Knowing the potential negative impact of all of these ingredients commonly used in traditional soap, why wouldn’t you make the switch to all-natural soaps? All-natural soaps should not contain parabens, SLS, SLES, or triclosan. Make your own all-natural soap and then you really have control over which non-toxic ingredients are used.

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Choosing an All-Natural Soap Base

There is a vast array of all-natural soap bases to choose from. Some all-natural soap bases include avocado oil, organic shea butter, glycerin, Aloe Vera, cocoa butter, olive oil, almond sweet oil, castor oil, coconut oil, vitamin E oil, and more.

How to Make All-Natural Soap

making all natural soap
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There are several different processes to make all-natural soap: regular or cold process, hot process, and melt and pour. According to Wellness Mama, regular or cold process soap-making is also called cold processing and entails mixing the soap mixture with the oil mixture, then pouring the combined mixture into insulated molds. The difference in hot processing is that it adds another step of adding heat; heating up the mixture makes the saponification process go faster. You can do this in a slow-cooker or on a stovetop. However, both of these processes require the ingredient lye, a caustic alkali chemical called Sodium Hydroxide, which is often a concern for many all-natural, non-toxic soap-makers.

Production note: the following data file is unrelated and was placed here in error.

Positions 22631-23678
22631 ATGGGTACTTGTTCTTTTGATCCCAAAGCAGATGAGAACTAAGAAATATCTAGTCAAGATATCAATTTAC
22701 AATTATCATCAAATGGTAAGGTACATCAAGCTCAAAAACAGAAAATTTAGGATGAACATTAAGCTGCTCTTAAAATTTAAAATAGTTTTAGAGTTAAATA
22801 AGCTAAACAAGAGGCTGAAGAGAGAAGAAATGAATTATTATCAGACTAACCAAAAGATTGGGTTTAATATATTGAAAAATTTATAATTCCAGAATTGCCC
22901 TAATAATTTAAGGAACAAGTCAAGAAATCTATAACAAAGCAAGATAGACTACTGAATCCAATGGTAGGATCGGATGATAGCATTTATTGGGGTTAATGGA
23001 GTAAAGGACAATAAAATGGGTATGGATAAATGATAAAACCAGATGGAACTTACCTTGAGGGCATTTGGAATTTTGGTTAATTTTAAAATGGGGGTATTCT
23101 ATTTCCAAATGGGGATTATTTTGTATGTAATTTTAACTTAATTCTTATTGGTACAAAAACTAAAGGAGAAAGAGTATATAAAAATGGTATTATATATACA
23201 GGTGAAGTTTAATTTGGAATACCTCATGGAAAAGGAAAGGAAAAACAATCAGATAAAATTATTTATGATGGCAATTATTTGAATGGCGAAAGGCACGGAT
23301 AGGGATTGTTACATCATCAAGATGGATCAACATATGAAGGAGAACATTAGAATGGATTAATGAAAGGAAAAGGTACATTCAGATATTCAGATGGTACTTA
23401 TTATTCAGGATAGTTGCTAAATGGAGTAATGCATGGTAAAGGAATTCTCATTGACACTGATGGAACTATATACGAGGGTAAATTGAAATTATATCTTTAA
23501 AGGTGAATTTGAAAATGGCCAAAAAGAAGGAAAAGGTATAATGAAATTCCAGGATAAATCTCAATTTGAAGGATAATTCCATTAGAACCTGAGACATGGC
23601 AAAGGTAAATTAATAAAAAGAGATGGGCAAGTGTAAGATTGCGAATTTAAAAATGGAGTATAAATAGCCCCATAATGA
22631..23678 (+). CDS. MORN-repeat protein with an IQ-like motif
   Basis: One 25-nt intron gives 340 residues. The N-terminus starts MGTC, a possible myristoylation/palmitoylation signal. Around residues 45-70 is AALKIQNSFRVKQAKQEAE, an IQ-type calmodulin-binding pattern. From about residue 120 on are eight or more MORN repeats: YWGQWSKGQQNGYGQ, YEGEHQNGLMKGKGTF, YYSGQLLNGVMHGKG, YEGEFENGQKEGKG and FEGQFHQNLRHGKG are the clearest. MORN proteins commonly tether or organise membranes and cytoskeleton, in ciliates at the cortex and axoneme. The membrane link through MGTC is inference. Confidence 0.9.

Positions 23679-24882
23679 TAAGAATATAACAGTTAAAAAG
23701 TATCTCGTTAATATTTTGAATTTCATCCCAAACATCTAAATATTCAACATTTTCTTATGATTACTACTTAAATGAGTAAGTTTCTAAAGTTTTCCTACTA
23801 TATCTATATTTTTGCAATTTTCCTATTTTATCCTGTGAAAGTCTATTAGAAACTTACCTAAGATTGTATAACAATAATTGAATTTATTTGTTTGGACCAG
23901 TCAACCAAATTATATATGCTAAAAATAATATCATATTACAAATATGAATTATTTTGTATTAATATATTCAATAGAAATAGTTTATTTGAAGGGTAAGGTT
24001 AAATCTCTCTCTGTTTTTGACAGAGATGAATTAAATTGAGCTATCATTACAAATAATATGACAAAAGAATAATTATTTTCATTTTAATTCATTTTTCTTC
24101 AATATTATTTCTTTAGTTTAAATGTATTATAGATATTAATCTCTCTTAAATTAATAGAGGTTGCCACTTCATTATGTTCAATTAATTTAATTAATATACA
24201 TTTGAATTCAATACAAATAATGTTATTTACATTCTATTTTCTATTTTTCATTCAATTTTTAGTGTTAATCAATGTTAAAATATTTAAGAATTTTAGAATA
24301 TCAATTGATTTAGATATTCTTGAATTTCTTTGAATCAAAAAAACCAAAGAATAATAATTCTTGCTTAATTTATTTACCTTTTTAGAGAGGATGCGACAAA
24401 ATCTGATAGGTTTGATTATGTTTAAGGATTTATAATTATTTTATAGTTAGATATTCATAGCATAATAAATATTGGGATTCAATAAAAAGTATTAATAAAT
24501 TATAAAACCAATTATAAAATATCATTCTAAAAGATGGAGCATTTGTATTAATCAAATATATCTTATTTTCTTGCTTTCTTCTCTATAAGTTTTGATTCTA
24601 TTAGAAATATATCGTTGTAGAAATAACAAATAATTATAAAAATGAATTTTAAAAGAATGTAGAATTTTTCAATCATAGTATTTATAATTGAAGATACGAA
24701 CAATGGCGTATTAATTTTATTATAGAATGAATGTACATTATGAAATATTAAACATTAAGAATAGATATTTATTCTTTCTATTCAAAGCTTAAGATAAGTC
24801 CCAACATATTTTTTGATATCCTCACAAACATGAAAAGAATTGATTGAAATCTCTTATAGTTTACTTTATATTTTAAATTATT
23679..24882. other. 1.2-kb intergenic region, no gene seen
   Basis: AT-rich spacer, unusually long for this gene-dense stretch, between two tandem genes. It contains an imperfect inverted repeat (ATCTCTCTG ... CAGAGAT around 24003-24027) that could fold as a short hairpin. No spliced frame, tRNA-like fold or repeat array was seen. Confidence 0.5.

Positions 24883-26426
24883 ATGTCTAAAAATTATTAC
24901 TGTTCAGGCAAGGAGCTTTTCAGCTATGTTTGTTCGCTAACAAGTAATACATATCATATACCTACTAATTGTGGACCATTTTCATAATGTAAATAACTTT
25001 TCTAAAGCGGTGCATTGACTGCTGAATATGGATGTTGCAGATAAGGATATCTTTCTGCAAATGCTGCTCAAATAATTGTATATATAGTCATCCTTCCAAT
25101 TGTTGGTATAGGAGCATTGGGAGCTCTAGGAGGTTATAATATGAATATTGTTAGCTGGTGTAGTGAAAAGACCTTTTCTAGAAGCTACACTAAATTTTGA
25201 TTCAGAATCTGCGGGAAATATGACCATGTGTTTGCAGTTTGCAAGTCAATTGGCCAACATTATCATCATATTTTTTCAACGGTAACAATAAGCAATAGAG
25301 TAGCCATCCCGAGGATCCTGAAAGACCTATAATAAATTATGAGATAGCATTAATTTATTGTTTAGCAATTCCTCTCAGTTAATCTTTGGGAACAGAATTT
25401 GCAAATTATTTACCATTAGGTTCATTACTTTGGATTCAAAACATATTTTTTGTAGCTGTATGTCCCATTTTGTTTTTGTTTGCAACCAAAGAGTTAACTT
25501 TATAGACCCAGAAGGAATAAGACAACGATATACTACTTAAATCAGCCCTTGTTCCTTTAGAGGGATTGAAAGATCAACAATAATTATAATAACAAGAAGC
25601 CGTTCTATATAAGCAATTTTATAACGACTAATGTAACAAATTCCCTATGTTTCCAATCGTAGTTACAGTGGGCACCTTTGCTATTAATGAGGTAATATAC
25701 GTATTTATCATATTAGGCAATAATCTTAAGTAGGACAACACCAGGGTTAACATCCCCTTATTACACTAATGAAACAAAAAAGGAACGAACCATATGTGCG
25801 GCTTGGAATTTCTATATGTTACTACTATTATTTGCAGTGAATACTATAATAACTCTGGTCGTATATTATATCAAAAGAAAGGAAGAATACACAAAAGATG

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Then, there's the melt and pour method, which is the only soap-making process with the ability to forgo the ingredient of lye. Because lye is exceptionally caustic, on its own and its pure form, it can cause very serious burns and irritation. Once it’s in soap, lye cannot cause you harm, but if you’re interested in skipping the step altogether, melt and pour might be the right method for you.

To make a basic soap using hot processing, you will need lye, distilled water, refined coconut oil, shea butter, olive oil, and sunflower oil. Start by weighing your ingredients to the right amount and ratio, then combine your liquid oils and set aside. Melt the coconut oil and shea butter on the stove and also set aside. Now, prepare the lye by adding lye to room temperature water or cool water in a glass container; never add the water to the lye. Lye gets added to the water. The mixture will release some steam; stir with a stainless-steel spoon until the lye has dissolved. When both the oil mixture and lye mixture reach 105 degrees Fahrenheit (you can achieve this using a digital thermometer), mix them together. Now, combine the liquid oils into the melted shea and coconut butters, stirring. The temperature should reach 105°F and be below 110°F. Now, pour the lye mixture into the oils, slowly; this is the starting of the cooling process, called bringing the soap to trace. Use an immersion blender to blend mixture until it is creamy and pudding-like. Add preferred essential oils. Pour your soap into molds and make sure to tap on them to release any air bubbles that have gotten trapped.